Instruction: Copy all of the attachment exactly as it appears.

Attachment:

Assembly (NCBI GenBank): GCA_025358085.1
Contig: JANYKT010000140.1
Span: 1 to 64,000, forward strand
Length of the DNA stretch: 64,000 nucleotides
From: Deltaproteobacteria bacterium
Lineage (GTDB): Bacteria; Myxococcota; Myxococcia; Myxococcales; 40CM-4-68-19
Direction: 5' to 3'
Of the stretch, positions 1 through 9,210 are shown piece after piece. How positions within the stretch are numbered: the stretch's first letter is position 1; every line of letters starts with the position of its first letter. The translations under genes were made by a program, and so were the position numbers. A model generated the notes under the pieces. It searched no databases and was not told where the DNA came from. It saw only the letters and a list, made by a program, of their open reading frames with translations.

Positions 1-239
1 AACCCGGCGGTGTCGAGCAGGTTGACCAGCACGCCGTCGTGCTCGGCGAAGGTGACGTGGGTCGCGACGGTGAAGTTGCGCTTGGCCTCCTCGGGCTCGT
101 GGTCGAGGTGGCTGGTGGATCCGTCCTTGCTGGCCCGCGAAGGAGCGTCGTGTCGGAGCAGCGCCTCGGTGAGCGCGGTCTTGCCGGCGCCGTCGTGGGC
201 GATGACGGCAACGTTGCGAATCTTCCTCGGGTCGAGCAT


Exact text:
Assembly (NCBI GenBank): GCA_025358085.1
Contig: JANYKT010000140.1
Span: 1 to 64,000, forward strand
Length of the DNA stretch: 64,000 nucleotides
From: Deltaproteobacteria bacterium
Lineage (GTDB): Bacteria; Myxococcota; Myxococcia; Myxococcales; 40CM-4-68-19
Direction: 5' to 3'
Of the stretch, positions 1 through 9,210 are shown piece after piece. How positions within the stretch are numbered: the stretch's first letter is position 1; every line of letters starts with the position of its first letter. The translations under genes were made by a program, and so were the position numbers. A model generated the notes under the pieces. It searched no databases and was not told where the DNA came from. It saw only the letters and a list, made by a program, of their open reading frames with translations.

Positions 1-239
1 AACCCGGCGGTGTCGAGCAGGTTGACCAGCACGCCGTCGTGCTCGGCGAAGGTGACGTGGGTCGCGACGGTGAAGTTGCGCTTGGCCTCCTCGGGCTCGT
101 GGTCGAGGTGGCTGGTGGATCCGTCCTTGCTGGCCCGCGAAGGAGCGTCGTGTCGGAGCAGCGCCTCGGTGAGCGCGGTCTTGCCGGCGCCGTCGTGGGC
201 GATGACGGCAACGTTGCGAATCTTCCTCGGGTCGAGCAT